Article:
Checking the List of Retail's Holiday Headwinds - Retail cartoon 12.01.2014

It's the time of year when retailers count on holiday shopping lists to buoy sales into the end of the year. But with Christmas two weeks away, the list of headwinds has robbed retailers of any holiday cheer.

In a note to Retail Pro subscribers, Hedgeye's Retail team noted yesterday's hawkish CPI headline was just the beginning of the sector's issues.

"Interesting to combine that with scary rate of change to the downside for discretionary categories. Price hasn’t cracked in many categories of retail despite the pressure on the consumer, November was a clear downshift in pricing per the CPI report, and we think that downward pricing pressure is far from done as the consumer discretionary spending capacity continues to compress." 

Notably weak trends included appliances, tools/hardware/outdoor equipment, new vehicles, sporting goods and apparel. 

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Retail analyst Jeremy McClean added commentary on this morning on The Call @ Hedgeye.

"The direction of these trends is concerning for retailers," McClean explained. "Companies have been trying to hold price as long as they can."

In addition to a tricky pricing environment, traffic trends have slowed following a brief uptick around Thanksgiving. Traffic this week slowed to -5.8% from -5.1%.

From today's Retail Pro note:

"Visits slowed across the board in our Industry sub-category sample this week. Often there is a divergence in rate of change between the more and less discretionary categories as consumers focus on one or the other, but in this current and coming economic environment, we expect all industry participants, discretionary or not, to take a hit."

Checking the List of Retail's Holiday Headwinds - download

Demography analyst Neil Howe chimed in with another challenge retailers are attempting to weather this winter.

Below is an excerpt from the bestselling author's note to Hedgeye's Demography Unplugged subscribers.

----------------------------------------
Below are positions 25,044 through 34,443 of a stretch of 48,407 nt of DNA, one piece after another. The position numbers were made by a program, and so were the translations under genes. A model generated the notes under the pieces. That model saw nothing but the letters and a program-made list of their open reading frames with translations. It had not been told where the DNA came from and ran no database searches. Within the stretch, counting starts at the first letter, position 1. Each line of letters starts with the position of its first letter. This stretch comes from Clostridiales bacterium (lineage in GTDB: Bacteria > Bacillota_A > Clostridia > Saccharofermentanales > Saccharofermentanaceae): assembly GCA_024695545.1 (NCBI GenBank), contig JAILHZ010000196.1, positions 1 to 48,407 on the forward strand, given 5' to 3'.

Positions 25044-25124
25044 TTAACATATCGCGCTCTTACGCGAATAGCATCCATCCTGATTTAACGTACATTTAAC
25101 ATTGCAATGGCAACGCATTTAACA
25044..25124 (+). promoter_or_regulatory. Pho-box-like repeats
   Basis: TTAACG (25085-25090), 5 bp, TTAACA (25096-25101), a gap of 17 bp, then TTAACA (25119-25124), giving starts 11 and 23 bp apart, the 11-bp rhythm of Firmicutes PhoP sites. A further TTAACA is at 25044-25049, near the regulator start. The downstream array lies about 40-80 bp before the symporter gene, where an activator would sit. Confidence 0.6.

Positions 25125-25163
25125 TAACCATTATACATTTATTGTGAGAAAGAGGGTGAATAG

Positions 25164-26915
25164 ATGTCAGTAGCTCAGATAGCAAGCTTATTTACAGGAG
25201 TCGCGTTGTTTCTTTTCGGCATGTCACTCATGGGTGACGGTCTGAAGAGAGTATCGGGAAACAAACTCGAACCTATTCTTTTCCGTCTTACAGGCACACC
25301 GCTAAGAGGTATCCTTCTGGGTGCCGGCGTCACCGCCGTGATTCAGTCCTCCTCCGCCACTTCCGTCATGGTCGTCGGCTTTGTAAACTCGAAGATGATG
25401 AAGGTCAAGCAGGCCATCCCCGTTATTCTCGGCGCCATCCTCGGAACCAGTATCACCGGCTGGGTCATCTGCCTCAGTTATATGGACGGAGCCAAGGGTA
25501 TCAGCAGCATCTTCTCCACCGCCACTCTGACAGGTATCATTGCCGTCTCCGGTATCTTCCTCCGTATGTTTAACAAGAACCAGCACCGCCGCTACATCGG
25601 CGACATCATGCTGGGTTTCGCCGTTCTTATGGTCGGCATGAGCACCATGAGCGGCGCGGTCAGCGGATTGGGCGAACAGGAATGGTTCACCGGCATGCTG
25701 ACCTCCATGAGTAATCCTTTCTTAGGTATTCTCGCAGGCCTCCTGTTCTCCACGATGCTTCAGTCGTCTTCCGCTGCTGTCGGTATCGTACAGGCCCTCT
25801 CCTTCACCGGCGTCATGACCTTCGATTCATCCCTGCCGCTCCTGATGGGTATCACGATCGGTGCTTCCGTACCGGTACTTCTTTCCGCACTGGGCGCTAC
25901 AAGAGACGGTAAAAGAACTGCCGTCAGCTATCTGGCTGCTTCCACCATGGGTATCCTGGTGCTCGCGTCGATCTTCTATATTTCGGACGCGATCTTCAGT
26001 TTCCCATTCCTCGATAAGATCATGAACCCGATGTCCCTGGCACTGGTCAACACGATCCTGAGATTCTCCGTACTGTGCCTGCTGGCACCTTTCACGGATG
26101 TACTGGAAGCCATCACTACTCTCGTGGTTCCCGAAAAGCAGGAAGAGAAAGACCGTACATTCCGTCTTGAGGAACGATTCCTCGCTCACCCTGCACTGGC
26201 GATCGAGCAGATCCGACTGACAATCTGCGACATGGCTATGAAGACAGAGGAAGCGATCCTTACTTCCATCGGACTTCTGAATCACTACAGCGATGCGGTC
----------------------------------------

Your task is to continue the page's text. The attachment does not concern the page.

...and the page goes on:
This holiday season, many retailers have adopted a “keep it” return policy. Instead of giving back unwanted merchandise, customers can keep the items free of charge.

According to estimates from Optoro, Americans are expected to return $173B of merchandise this holiday season. That’s a +28% Y/Y rise. But increasingly stores don’t want to deal with these returns.

A goTRG survey of 22 major retail chains found that 13 stores have adopted a return policy where shoppers keep some of their unwanted merchandise. That’s more than double the number of stores that had a similar policy in 2022 (6). The survey did not disclose the names of the companies who use this policy: They fear customers will abuse the perk. But according to Reuters, shoppers have reported “keep it” policies from Amazon (AMZN), Chewy (CHWY), Keurig (KDP) and Wayfair (W). 

So what’s behind this trend? For one, returns have increased due to online shopping: Customers often change their minds when they see items in person. Moreover, the average return costs retailers about $30. Many stores believe the time and cost of processing these returns aren’t worth the effort.

Of course, shoppers could take unfair advantage of these policies. They could “return” an item to get it for free or even resell it. A few stores say they track the number of returns linked to an account. But tracking, flagging, and limiting the number of returns allowed to each customer is also a significant cost. And many retailers may not want to bother with that cost either.

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